It’s a truism in the sector, universally acknowledged, that there is a squeezed middle among charities. What is happening, the story goes, is that the giant combine harvesters of the big boys are gathering all the contracts and the fundraising income, and smaller charities are getting pushed out.
It feels right. A lot of people have produced evidence to this effect, mostly based on the Charity Commission figures which shows the number of charities with incomes over £10m has almost doubled in a decade.
That data doesn’t necessarily show what we think it does, however. Previous interpretations of the figures, which seem to show big charities getting more of the pie, are skewed by the impact of inflation.
I wanted to find another way to look at the same question, so I asked David Kane, a freelance data scientist, if he had information on relative growth of different sized charities.
He looked at the charity in various positions on the NCVO’s list of general charities – which excludes independent schools, universities, housing associations and quangos. He found – somewhat surprisingly – that charity number 10,000 has grown faster than charity number 100. Or to put it another way, the squeezed middle is actually outperforming the top of the sector.
In 2004 the 10,000th largest charity in England and Wales had an income of £221,000. Now the 10,000th largest charity has an income of £588,000. That’s a growth of 167 per cent.
In contrast the charity in position 100 had an income of £32.6m. Now it’s £79.1m. That’s a growth of 142 per cent.
I’d like to look at charities above number 100, but they’re a bit weird. Changes in accounting regulations have skewed the way they report, and actually show a really slow growth in the top charity.
Here’s the comparative growth of charities between 2004 and 2016. The largest charities are on the left, the smallest on the right.
So what’s going on?
One thing I wondered was whether this was actually a game of two halves. Perhaps the huge growth in contract income in the last decade was mostly to the benefit of medium-sized charities, and then it’s been a struggle since. So I mapped it over time, as well, and it shows that the trend is fairly consistent.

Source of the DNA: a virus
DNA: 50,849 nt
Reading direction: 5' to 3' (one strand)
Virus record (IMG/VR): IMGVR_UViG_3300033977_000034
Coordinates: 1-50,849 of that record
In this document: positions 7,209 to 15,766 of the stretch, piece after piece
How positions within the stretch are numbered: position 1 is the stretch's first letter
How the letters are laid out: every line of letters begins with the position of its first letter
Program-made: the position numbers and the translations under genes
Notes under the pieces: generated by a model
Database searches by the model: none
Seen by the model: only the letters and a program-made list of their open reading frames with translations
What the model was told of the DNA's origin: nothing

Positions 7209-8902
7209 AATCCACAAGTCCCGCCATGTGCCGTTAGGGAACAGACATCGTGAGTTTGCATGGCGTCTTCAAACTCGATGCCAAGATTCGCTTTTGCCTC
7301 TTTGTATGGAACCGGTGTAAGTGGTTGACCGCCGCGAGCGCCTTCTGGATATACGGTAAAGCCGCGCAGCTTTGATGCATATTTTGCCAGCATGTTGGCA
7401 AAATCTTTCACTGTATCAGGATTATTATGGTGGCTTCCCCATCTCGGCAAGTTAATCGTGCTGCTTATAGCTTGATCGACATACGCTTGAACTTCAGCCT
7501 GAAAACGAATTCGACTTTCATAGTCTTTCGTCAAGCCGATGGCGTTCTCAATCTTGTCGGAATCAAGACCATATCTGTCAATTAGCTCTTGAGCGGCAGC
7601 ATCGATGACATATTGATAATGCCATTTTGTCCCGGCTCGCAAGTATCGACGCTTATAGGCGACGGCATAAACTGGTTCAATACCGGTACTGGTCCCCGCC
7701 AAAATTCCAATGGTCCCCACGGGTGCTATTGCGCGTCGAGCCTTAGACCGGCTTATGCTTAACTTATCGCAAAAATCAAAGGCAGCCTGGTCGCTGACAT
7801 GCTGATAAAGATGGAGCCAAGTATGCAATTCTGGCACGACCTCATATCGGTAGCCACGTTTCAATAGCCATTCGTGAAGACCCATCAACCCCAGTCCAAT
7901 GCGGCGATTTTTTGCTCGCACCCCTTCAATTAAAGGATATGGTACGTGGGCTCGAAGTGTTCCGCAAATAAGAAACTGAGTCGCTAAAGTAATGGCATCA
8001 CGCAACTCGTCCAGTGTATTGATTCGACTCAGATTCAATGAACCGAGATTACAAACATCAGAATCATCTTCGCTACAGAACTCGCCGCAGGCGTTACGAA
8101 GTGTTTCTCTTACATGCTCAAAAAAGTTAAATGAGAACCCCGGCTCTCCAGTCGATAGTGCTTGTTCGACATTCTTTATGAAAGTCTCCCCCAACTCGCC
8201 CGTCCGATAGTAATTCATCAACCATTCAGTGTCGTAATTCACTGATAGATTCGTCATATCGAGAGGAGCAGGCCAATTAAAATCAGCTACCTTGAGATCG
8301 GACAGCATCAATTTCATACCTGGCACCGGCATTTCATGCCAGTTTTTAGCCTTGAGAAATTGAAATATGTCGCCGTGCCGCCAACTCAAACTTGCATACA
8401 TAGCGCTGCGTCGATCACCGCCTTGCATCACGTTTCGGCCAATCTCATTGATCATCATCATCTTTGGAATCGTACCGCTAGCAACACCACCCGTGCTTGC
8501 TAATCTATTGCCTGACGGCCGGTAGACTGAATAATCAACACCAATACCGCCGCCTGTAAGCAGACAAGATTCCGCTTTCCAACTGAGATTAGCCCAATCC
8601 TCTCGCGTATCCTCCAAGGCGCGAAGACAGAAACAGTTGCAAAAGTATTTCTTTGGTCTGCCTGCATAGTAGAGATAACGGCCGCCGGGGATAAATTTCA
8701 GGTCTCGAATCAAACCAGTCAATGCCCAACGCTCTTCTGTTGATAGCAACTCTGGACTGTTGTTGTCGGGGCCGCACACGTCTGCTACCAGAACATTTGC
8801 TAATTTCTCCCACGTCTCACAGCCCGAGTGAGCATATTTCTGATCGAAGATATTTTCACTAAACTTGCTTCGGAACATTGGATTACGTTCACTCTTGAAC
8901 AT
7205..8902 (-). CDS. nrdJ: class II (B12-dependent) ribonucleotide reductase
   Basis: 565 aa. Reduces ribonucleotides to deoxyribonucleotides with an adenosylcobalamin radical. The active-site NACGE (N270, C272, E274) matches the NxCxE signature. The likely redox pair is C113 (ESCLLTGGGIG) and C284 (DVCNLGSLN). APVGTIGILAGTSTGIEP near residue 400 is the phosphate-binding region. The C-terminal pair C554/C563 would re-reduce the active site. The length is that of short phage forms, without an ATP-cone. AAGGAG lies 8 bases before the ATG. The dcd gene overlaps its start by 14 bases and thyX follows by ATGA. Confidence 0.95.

Another thing I wondered was whether it might be down to more charities coming on to the register, and the answer is that it is, a bit, but not much. Charity Commission statistics show that in 2004 there were 166,000 charities and now there are 167,000.
Of course, there could be a margin for error there. A lot of charities on the register might be dormant at any one time. The number dropped by 8,000 between 2008 and 2009, after the regulator did a data cleaning exercise.
A number of charities have come on to the register and others have left. We don’t know if they’re evenly distributed. Certainly among the very largest charities we’ve seen new entries, like the Canal and River Trust and English Heritage.
Why might there be faster growth?
If we accept that medium-sized charities are growing faster than large ones – and I’m still not convinced – then we need to speculate about why that might be.
If I had to guess, I’d say that this is down to earned income.
Part of that is government contracts. This may sound surprising, but up until 2010, government income to the sector skyrocketed, and while there is now a narrative that it’s big charities which are getting most of this money, things were different in 2004. A lot of cash initially went to the small-to-medium sector delivering at local level, and while this is probably shrinking again, it’s still a lot greater than it was more than a decade ago.
Similarly, new and emerging social enterprises have been a feature of the sector since the start of the century, and these have tended to be medium-sized organisations. This part of the sector has seen a boom in trading income and the sale of charitable services, in a way that big charities perhaps haven’t.
In truth, though, I’m not sure. I’d welcome ideas about what’s happening here, because I wouldn’t be surprised if the actual answer is something I’ve not thought of at all.
One thing we’d like to do is track an actual cohort of the same charities longitudinally, because that would give some useful comparative data. My colleagues at Charity Finance magazine have started to do that, but it’s quite a lot of work, and they were only able to go back a couple of years. Their sample found something different – big charities growing slightly faster than smaller ones – which obviously brings no clarity at all.
What I think we can say is that we need some healthy scepticism around the prevailing narrative – that the big boys are running off with all the cash. Perhaps they are, but we can’t produce data to prove it.